Ducati Supplies Electric Motorcycles to MotoE World Cup
Ducati has signed on to provide electric motorcycles to the FIM Enel MotoE World Cup from 2023 to 2026.
The winds continue to shift toward an electric motorcycle future with the news that Ducati has agreed to supply electric motorcycles to the FIM Enel MotoE World Cup from the 2023 season through the 2026 season. Ducati takes over from the current supplier, Energica, which has provided Ego Corsa machines to riders since the series started back in 2019.
The news is somewhat surprising, if only for the fact that Ducati has focused its customer-facing emobility energies on bicycles of late. There have been rumors of an impending production electric for years, but such a machine has never materialized.
That being said, Ducati CEO Claudio Domenicali has acknowledged in the recent past that electric motorcycles are the future.
Plus, Ducati is part of the Volkswagen Group, which has its own emobility initiatives in the works, which will likely be a huge benefit to the R&D teams at Ducati. Domenicali also mentions in a company press release that Ducati has been “studying the situation of electric powertrains for years.”
Match those circumstances with the chance to refine its first electric platform over four seasons at the racetrack in a series powered by a single manufacturer, and it’s easy to see why Ducati inked the deal.
Domenicali goes on in the same release to say:
“We will work to make available to all participants of the FIM Enel MotoE World Cup electric bikes that are high-performance and characterized by lightness. It is precisely on weight, a fundamental element of sports bikes, that the greatest challenge will be played out. Lightness has always been in Ducati’s DNA and thanks to the technology and chemistry of the batteries that are evolving rapidly we are convinced that we can obtain an excellent result.”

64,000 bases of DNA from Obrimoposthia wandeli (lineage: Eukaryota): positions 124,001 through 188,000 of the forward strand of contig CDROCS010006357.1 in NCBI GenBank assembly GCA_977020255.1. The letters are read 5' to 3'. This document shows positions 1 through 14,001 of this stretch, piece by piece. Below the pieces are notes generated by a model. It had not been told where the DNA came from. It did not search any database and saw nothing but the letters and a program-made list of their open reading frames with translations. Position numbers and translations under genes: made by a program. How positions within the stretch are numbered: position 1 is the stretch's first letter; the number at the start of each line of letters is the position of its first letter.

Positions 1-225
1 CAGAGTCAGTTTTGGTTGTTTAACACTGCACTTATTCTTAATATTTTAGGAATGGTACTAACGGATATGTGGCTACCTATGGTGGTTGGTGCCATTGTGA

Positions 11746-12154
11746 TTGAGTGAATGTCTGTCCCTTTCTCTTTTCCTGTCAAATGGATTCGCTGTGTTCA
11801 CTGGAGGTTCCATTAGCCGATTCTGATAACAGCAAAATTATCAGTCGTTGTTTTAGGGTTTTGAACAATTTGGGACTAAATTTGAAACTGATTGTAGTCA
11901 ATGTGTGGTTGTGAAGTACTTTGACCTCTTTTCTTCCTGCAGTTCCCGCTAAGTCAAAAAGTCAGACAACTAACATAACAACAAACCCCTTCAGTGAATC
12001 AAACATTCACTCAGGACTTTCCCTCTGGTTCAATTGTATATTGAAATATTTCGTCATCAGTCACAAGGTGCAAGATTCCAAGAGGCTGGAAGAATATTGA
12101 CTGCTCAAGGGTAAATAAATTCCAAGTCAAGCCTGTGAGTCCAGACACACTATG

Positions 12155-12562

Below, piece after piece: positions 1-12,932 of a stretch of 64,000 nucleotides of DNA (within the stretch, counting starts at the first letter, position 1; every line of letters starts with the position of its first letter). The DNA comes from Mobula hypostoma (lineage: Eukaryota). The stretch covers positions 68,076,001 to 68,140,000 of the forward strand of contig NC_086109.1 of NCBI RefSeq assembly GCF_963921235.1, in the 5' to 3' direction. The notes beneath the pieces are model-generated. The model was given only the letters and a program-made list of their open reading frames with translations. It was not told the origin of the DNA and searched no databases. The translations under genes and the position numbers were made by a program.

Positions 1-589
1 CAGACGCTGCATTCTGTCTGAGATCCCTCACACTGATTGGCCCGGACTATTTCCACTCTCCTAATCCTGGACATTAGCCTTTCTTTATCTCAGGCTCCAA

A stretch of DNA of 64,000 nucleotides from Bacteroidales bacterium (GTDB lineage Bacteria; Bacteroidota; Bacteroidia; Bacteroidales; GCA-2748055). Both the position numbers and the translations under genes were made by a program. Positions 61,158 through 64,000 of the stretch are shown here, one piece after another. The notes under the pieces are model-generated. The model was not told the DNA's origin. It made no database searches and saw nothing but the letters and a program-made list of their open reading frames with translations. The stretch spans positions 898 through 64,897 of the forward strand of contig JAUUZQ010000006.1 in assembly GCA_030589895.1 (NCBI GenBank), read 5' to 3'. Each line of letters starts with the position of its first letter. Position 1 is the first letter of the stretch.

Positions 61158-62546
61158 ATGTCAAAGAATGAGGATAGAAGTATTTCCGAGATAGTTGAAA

The company will use the information and insight gained through its work in the series to hone its eventual first production electric. Ducati’s stated aim for such a machine is for it to be “sporty, light, thrilling, and able to satisfy all enthusiasts.”
As of the announcement, there are no further details on the bike or project available, but there is the promise that fans will be able to track development over the course of 2022 through a number of different events and presentations.
It’s also another hopeful sign for anyone excited about the growth of the consumer segment. Following Harley’s announcement of a standalone LiveWire brand, Yamaha’s commitment to carbon neutrality by 2050, the collaboration of major OEMs in a swappable battery consortium, it’s clear that we’re within sight of a much more robust electric motorcycle playing field.